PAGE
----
Giving builds on increasing philanthropy over 25 years, addresses community issues around affordable housing, small businesses, education, sustainability
Submitted by Wells Fargo & Company
Wells Fargo increased its philanthropic impact in 2018 by donating $444 million to nearly 11,000 nonprofits to help communities and people in need. The company has been committed to local communities throughout its 167-year history and has increased its philanthropy 25 times over the past 28 years.
“We approach philanthropy with a problem-solving mindset,” said Wells Fargo CEO and President Tim Sloan. “We want to help people find an affordable place to live, work with diverse small business owners on growth and expansion, and support young people in learning job skills that can translate into a steady income. It is a privilege to collaborate with non-profits in the U.S. and around the world to make a difference in the communities where we live and work. And we recognize that families and neighborhoods need the public and private sectors to work together in providing both resources and expertise.”
Making an impact in the community
In collaboration with thousands of community leaders, Wells Fargo concentrated its 2018 philanthropy on addressing urgent community issues. Examples include:
Affordable housing with more than $117 million to help people buy a home, including down payment assistance, homebuyer education and financial coaching. More than $75 million was given through NeighborhoodLIFT®, the company’s long-running homeownership program for low- and moderate-income communities in partnership with NeighborWorks America. The initiative expanded to nine new cities and also added special incentives to enable hundreds of teachers, military service members, veterans, and first responders to achieve homeownership. In 2019, the program will reach 10 additional cities. Since 2012, LIFT has helped create 20,000 homeowners since 2012 with a total of $442 million donated over seven years. Through the Wells Fargo Buildsâ„ program, Wells Fargo team members built and improved 489 affordable homes with more than 57,700 volunteer hours in 2018. The Veterans Community Project in Kansas City, Mo., and HouseATL in Atlanta are other examples of affordable housing programs supported locally by Wells Fargo.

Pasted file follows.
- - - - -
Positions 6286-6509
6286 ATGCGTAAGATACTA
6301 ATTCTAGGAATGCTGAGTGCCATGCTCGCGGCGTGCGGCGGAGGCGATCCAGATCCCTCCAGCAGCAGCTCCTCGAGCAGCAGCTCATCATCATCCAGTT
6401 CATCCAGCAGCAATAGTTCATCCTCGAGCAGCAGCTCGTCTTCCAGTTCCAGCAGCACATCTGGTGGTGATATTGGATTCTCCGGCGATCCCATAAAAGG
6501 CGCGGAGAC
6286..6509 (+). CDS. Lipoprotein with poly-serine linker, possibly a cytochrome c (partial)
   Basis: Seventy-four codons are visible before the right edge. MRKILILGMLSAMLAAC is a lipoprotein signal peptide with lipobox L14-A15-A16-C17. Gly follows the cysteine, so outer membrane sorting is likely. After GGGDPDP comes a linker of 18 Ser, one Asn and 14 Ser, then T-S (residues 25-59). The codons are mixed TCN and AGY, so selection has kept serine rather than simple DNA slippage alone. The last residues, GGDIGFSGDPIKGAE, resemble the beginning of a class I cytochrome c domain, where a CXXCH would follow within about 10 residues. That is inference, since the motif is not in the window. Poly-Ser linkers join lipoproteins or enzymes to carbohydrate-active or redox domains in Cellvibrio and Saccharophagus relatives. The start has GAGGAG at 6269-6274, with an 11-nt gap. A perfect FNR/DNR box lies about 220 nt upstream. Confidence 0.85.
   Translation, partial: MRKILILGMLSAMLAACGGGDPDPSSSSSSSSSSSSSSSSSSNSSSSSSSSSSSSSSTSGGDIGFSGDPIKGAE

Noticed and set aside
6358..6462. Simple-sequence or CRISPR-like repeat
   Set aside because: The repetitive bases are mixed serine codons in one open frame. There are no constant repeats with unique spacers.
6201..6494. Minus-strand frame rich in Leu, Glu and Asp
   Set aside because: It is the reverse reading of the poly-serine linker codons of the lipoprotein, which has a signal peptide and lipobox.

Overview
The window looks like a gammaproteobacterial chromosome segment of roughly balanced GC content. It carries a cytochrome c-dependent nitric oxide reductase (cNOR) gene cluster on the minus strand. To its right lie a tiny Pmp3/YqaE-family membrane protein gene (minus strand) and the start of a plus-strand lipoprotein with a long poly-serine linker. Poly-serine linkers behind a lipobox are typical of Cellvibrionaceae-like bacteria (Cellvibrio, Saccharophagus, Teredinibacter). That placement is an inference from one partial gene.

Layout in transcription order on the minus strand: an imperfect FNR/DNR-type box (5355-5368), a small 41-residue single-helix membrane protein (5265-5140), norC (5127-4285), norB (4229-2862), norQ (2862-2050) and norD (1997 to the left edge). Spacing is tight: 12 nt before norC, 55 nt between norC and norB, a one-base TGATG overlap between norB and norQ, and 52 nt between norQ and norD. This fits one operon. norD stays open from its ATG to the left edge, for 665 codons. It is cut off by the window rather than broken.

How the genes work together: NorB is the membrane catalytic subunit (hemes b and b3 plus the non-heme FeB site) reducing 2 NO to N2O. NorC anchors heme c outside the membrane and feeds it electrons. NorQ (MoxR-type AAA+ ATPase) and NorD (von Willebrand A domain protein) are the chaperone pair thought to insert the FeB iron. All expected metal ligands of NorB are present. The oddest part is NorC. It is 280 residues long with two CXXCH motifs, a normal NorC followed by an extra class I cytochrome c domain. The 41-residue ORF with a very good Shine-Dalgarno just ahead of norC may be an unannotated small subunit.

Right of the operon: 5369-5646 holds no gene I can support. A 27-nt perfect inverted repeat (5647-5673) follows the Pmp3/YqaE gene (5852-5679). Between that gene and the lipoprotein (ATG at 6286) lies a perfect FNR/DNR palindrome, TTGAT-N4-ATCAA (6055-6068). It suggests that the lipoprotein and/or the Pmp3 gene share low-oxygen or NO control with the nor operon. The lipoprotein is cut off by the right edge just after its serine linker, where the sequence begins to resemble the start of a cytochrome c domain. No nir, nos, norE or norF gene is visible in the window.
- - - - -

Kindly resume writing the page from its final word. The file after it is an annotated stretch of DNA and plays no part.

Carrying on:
Small business growth with $24 million to provide access to capital and training for entrepreneurs in rural and urban markets. As part of this total, $20 million went to empower diverse small business owners as part of a previously announced Wells Fargo Works for Small Business: Diverse Community Capital (DCC) $175 million commitment through 2020. Since its inception in 2015, DCC has helped small business owners retain and create 36,000 jobs, according to Opportunity Finance Network. As part of the DCC program, the Carolina Small Business Development Fund is working with Historically Black Colleges and Universities as one of nearly 45 Community Development Financial Institutions that received grants across 25 states and Washington D.C. in 2018. In San Francisco, La Cocina tapped its grant to nurture women food entrepreneurs and aspiring restaurant owners with technical training and access to its commercial kitchen.